Don a tank and fins for a day; resurface a diving addict

When exploring the world beneath the waves, anatomical evidence doesn’t exactly side with humans (i.e. fins, gills, a palate for plankton). Like all the best adventure sports though, it’s that very strangeness – the logic-defying, superhuman quality – that makes scuba diving so exhilarating. Conveniently for hesitant first-timers, the time-consuming certification process isn’t required to partake in an introductory scuba dive. If any site is likely to convert you though, it’ll be Queensland’s own Great Barrier Reef.

From the postcard perfect resort town of Port Douglas, a catamaran called Calypso ferries snorkelers and divers to Agincourt and Opal Reef, whose relatively shallow sites and excellent visibility are ideal for intro divers to, well, test the water. Under the direction of Calypso’s team of PADI-qualified instructors, the journey is spent being schooled (and tested) on the basics of Self Contained Breathing Apparatus. Science class aside, the two skills essential to a successful dive are remarkably simple: breathing and equalising (popping your ears). The hardest part? Walking with any semblance of grace in your tank and fins.

Fortunately it’s only a short struggle and less-than-elegant tumble into the water, upon which the once-cumbersome gear all but vanishes into weightlessness. One by one, buoyancy controls are deflated, and, while adopting a slow, meditative breathing style, you’ll be gently swallowed by blue. The first few seconds are flooded with a surreal mix of relief, euphoria and disbelief. Air rushes in generous, comforting gusts. Physiology is seemingly defied. Drowning is happily absent. Childhood Ocean Girl dreams are realised. Bucket lists are mentally, perhaps even a little smugly, ticked. And on this particular day, a monstrous Maori wrasse loitering by the hull signals the magnitude of marine life to come. But before sinking further, each diver must first demonstrate their safety skills – a ‘watch and copy’ exercise that’s over within a few minutes, several OK signals and a congratulatory handshake.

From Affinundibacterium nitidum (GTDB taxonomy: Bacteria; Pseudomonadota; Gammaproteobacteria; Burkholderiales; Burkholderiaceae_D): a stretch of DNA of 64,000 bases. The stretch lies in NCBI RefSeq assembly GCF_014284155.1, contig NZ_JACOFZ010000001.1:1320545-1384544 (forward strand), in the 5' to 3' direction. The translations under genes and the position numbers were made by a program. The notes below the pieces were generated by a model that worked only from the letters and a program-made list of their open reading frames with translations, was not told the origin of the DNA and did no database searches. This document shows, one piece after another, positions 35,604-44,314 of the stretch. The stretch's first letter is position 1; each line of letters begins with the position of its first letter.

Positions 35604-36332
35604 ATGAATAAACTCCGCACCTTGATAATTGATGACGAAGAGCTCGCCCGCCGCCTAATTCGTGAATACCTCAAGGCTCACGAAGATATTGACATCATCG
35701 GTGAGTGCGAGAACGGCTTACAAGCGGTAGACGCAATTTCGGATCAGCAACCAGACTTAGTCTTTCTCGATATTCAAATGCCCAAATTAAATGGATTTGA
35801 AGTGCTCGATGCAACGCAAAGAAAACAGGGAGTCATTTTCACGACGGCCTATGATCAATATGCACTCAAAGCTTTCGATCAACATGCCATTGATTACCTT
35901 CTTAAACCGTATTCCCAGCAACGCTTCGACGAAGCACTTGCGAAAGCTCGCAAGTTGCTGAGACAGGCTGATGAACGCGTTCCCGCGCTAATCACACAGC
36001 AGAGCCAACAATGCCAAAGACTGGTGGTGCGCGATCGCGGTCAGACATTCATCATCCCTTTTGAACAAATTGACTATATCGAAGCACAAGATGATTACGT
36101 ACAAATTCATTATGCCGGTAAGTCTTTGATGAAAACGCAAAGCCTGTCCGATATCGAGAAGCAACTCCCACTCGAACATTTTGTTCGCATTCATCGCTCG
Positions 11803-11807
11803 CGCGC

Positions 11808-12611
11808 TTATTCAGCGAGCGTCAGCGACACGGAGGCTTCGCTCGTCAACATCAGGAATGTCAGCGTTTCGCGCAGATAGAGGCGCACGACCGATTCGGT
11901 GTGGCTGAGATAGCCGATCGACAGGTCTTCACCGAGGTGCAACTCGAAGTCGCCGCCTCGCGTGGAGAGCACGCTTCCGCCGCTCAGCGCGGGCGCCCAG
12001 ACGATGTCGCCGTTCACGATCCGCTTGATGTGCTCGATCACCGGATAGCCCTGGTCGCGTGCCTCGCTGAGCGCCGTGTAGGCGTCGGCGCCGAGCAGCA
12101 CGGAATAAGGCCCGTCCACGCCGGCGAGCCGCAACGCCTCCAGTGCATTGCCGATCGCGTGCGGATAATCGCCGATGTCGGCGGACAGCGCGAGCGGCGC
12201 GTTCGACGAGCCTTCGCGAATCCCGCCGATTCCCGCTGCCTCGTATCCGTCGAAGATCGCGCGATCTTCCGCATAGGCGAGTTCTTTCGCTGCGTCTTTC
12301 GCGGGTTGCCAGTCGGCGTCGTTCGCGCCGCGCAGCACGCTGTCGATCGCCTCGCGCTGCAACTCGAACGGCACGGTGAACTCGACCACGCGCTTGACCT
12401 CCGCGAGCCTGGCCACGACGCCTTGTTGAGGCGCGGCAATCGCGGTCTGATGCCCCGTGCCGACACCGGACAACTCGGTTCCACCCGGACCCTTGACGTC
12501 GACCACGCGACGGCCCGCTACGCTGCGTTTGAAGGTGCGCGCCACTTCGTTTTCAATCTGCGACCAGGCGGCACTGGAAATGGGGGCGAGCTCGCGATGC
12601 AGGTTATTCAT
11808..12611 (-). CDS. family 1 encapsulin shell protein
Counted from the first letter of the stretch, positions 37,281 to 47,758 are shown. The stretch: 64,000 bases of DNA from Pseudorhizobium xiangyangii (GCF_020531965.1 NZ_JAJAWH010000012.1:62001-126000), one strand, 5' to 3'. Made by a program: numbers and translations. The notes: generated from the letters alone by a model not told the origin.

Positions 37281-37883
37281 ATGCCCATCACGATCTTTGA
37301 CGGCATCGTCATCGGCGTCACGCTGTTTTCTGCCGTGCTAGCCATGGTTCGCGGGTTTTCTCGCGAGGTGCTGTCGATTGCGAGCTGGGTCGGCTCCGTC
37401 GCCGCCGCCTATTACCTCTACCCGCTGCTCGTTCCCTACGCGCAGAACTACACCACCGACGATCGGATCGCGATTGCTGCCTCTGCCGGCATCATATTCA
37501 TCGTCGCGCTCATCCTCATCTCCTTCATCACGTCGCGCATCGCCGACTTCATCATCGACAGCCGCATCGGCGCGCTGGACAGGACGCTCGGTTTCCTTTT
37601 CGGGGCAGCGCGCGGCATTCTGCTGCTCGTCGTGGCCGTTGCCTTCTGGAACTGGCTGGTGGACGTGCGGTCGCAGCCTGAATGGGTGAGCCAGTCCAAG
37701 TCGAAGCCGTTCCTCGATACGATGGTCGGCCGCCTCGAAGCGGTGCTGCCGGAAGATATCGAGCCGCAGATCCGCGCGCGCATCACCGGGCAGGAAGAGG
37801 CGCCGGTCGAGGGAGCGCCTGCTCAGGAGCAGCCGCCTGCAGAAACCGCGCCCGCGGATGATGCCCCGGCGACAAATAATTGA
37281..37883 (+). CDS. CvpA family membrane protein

A slow hand-over-hand descent down the anchor rope sets a leisurely pace for the next 25 minutes. Be patient, respectful and humbled by the delicate ecology that surrounds you. This is, after all, an extreme sport for the soul. Calypso’s dive instructors are highly attentive, vigilant in keeping the group close, and using only hand signals, surprisingly articulate underwater. Amidst parrotfish munching methodically on coral, butterfly fish sashaying beneath overhangs, clownfish courageously guarding their young, whose tiny faces peek from the arms of anemones, the instructor’s vast knowledge of marine life (with creative hand signals to prove it) adds to the wealth of what’s already a thoroughly unforgettable, other-worldly experience.


By Suzanne Chellingworth


Suzanne experienced an introductory scuba dive with Calypso, which cost $280 and included all equipment, morning tea, lunch and afternoon tea. Up to two additional dives can be purchased at $50 per dive, or you can snorkel for the rest of the day.


Calypso Reef Cruises


t: +61 7 4099 6999


a: Shop 44, Marina Mirage, Port Douglas, Qld 4877


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